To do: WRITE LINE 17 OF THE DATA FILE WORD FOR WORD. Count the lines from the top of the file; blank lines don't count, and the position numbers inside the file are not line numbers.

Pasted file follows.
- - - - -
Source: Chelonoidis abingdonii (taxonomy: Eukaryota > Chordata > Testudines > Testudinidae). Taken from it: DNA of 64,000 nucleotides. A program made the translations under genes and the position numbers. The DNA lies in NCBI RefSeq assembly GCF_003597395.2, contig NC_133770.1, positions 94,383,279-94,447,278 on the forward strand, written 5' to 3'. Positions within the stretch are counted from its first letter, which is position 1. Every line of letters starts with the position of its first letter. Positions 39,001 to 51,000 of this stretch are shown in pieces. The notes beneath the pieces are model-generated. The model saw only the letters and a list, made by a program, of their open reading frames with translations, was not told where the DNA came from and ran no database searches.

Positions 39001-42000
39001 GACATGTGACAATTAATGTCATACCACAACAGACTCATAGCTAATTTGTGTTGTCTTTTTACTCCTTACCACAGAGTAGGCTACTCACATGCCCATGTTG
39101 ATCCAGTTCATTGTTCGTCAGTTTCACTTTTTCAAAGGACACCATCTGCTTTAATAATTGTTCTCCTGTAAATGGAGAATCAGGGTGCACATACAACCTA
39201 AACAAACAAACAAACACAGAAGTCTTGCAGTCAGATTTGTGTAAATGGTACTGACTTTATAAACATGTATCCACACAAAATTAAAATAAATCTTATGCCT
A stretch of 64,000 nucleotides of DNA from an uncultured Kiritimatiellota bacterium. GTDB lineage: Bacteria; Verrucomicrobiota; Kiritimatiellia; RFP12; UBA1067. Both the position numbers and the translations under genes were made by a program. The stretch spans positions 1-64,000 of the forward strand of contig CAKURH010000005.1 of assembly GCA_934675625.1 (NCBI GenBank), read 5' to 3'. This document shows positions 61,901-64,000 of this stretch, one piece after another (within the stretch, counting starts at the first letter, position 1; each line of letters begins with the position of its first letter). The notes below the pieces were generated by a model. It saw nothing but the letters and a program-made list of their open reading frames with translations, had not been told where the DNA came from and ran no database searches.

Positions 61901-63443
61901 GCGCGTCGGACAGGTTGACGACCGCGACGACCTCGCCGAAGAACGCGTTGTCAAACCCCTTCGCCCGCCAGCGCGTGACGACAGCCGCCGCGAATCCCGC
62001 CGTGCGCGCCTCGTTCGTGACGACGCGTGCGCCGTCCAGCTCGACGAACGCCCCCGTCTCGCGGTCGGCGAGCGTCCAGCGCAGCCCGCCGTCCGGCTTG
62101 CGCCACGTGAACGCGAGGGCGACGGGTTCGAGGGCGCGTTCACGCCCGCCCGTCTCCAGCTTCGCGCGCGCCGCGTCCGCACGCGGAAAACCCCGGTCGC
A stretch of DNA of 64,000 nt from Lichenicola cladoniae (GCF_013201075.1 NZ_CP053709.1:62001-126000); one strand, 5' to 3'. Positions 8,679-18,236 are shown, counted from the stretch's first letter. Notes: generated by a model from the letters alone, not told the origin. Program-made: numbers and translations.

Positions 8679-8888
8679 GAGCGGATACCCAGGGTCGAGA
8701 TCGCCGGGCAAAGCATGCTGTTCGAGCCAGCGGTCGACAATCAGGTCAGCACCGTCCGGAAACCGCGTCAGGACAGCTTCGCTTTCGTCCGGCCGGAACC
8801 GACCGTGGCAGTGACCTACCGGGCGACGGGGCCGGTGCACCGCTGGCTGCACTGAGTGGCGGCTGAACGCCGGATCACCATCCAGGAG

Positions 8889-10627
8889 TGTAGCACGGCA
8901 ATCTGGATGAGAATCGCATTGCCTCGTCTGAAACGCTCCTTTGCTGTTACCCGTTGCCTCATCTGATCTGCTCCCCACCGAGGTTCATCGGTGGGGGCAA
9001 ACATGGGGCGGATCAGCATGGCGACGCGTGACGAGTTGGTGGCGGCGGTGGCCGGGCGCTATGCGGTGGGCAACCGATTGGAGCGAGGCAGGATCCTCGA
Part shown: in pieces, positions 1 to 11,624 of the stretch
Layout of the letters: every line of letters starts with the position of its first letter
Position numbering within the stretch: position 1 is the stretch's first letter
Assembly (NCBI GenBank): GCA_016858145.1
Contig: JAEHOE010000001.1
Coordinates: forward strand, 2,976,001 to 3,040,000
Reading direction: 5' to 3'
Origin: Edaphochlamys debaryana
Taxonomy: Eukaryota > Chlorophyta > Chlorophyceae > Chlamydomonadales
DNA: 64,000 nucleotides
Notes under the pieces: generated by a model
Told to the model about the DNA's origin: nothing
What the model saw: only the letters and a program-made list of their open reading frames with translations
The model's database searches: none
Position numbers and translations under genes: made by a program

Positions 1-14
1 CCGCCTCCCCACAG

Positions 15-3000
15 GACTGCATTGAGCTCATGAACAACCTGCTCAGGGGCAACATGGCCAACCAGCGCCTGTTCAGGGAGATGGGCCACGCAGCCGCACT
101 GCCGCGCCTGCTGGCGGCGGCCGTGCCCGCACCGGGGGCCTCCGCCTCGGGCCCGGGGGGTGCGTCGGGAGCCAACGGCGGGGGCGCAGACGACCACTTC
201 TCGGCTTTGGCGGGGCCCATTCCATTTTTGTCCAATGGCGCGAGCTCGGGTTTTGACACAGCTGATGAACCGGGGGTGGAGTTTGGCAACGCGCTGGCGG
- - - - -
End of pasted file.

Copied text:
8889 TGTAGCACGGCA